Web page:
Article source: http://www.nytimes.com/2013/08/19/your-money/the-beauty-of-limits.html?partner=rss&emc=rss

You’re the Boss Blog: Why Red Iguana Considered Opening a Second Restaurant Two Blocks From the First

Lucy Cardenas and Bill Coker, owners of the Red Iguana.Jeffrey D. Allred for The New York TimesLucy Cardenas and Bill Coker, owners of the Red Iguana.

Case Study

What would you do with this business?

A case study we’ve just published recounts the dilemma experienced by Red Iguana, a family-owned Mexican restaurant in Salt Lake City.

A local favorite, the restaurant, which had been featured on the Food Network’s “Diners, Drive-ins and Dives, had people lining up around the block for its food when the city announced a disruptive public works plan to build a light rail line down the middle of Red Iguana’s street. Scheduled to start in 2010, the multiyear project had the potential to dissuade customers from visiting and, during its most intense periods, to close the restaurant — a huge potential loss for a one-location business that had been serving 700 people a day, 363 days a year.

In response, the restaurant’s married owners, Lucy Cardenas and Bill Coker, came up with a somewhat counterintuitive plan. One option they considered was to buy a warehouse and turn it into a second location for the Red Iguana — just two blocks from the first. But to get the money to buy and develop the location, they would have to convince both their bankers and the Salt Lake City Office of Economic Development that this was a good idea — and both were skeptical.

We asked several restaurant owners what they would advise. You can read their comments below — and please tell us what you think, too. Next week, we’ll follow up with another blog post that will explain what Ms. Cardenas and Mr. Coker decided and how it worked out.

Danny Meyer, founder, Union Square Hospitality Group, which includes Union Square Cafe and Gramercy Tavern: “Though it has worked for some — Nobu, Nobu Next Door — I would absolutely not advise repeating the same concept so close to the first. It’s confusing to patrons, and you may inadvertently hurt morale as staff members will invariably feel they might not be working in the better of the two.”

Anton Schulte, co-owner of Bistro Daisy in New Orleans: “In most cases no one knows the customer base better than an owner with a long history. Obviously, they’re doing good numbers at the one location, possibly even near capacity. From that standpoint, and with the expected interruption in business, the additional location makes sense. As for what I would have done if it were my business … I would probably just hunker down financially and try to weather the business interruption storm. I don’t know their financials, but at the level of business that they say they are at, I would assume they have a little bit of money in reserves.”

Charles Phan, owner, The Slanted Door and other restaurants in the San Francisco Bay Area: “I would strictly look to expansion only if you have a niche in the market that needs to be filled or you’re bringing something new to the table and it is interesting to you and the customer. I wouldn’t do it just because there are extra people around the corner. For me, it never works to redirect somebody to a second location with the same name.”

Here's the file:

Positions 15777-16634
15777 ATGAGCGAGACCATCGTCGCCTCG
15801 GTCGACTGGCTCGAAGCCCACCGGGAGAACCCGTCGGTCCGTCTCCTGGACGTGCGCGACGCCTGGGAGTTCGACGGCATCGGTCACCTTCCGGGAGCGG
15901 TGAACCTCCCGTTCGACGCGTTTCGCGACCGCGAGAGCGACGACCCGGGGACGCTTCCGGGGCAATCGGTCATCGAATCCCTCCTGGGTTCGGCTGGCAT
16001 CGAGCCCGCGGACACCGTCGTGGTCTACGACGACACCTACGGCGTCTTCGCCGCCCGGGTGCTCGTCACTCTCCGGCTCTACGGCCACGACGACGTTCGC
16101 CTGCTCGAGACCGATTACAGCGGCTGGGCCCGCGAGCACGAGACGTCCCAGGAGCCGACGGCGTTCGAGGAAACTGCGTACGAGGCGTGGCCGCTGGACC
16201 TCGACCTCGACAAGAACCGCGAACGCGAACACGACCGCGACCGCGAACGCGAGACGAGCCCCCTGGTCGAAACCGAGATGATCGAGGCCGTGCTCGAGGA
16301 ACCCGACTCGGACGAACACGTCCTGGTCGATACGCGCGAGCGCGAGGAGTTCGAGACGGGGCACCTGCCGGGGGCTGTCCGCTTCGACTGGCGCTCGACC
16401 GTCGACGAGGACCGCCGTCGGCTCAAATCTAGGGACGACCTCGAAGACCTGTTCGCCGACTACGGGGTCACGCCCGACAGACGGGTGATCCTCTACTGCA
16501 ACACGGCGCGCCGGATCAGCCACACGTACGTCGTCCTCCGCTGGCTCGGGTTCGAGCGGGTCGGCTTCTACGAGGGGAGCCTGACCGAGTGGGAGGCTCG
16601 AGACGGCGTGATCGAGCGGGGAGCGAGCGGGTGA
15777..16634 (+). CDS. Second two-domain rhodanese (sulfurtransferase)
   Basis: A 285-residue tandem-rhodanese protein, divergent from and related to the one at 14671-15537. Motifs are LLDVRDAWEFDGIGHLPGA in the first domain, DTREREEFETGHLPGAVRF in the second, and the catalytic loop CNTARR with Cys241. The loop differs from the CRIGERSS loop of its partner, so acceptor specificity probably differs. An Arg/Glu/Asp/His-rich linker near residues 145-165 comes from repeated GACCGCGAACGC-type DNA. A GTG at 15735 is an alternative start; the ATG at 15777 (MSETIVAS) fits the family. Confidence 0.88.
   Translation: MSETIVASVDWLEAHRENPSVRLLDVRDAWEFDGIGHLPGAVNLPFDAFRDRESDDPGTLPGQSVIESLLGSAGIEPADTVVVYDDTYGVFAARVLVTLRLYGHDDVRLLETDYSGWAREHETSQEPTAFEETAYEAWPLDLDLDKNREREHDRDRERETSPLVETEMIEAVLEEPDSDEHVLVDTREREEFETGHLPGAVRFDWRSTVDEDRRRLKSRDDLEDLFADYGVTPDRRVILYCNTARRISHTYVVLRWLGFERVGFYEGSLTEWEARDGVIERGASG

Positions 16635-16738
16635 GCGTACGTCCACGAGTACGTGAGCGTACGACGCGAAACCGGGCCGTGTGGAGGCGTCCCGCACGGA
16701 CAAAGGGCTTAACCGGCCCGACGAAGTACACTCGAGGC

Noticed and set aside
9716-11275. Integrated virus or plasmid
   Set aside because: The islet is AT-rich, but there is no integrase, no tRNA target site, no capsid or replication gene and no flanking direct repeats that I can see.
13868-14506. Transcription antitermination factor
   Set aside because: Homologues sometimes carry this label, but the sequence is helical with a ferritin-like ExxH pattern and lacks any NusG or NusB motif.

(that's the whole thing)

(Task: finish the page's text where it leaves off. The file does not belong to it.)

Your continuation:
Ian Schnoebelen, chef and co-owner of Iris in New Orleans: “I think that opening the second location, even two blocks away, is a good idea. I do, however, think that the concept needs to be a bit different. Also I believe that the new one should probably be more casual than the flagship. Purchasing the building instead of renting is key as well. If the restaurant doesn’t work out, the building can be rented, and in the end they are going to own a nice piece of property.”

Article source: http://feeds.nytimes.com/click.phdo?i=dada8c493342802f2eaf85db384ce156

You’re the Boss Blog: Would You Open a 2nd Restaurant Two Blocks From the First?

Lucy Cardenas and Bill Coker, owners of the Red Iguana.Jeffrey D. Allred for The New York TimesLucy Cardenas and Bill Coker, owners of the Red Iguana.

Case Study

What would you do with this business?

A case study we’ve just published recounts the dilemma experienced by Red Iguana, a family-owned Mexican restaurant in Salt Lake City.

A local favorite, the restaurant, which had been featured on the Food Network’s “Diners, Drive-ins and Dives, had people lining up around the block for its food when the city announced a disruptive public works plan to build a light rail line down the middle of Red Iguana’s street. Scheduled to start in 2010, the multiyear project had the potential to dissuade customers from visiting and, during its most intense periods, to close the restaurant — a huge potential loss for a one-location business that had been serving 700 people a day, 363 days a year.

In response, the restaurant’s married owners, Lucy Cardenas and Bill Coker, came up with a somewhat counterintuitive plan. One option they considered was to buy a warehouse and turn it into a second location for the Red Iguana — just two blocks from the first. But to get the money to buy and develop the location, they would have to convince both their bankers and the Salt Lake City Office of Economic Development that this was a good idea — and both were skeptical.

We asked several restaurant owners what they would advise. You can read their comments below — and please tell us what you think, too. Next week, we’ll follow up with another blog post that will explain what Ms. Cardenas and Mr. Coker decided and how it worked out.

Danny Meyer, founder, Union Square Hospitality Group, which includes Union Square Cafe and Gramercy Tavern: “Though it has worked for some — Nobu, Nobu Next Door — I would absolutely not advise repeating the same concept so close to the first. It’s confusing to patrons, and you may inadvertently hurt morale as staff members will invariably feel they might not be working in the better of the two.”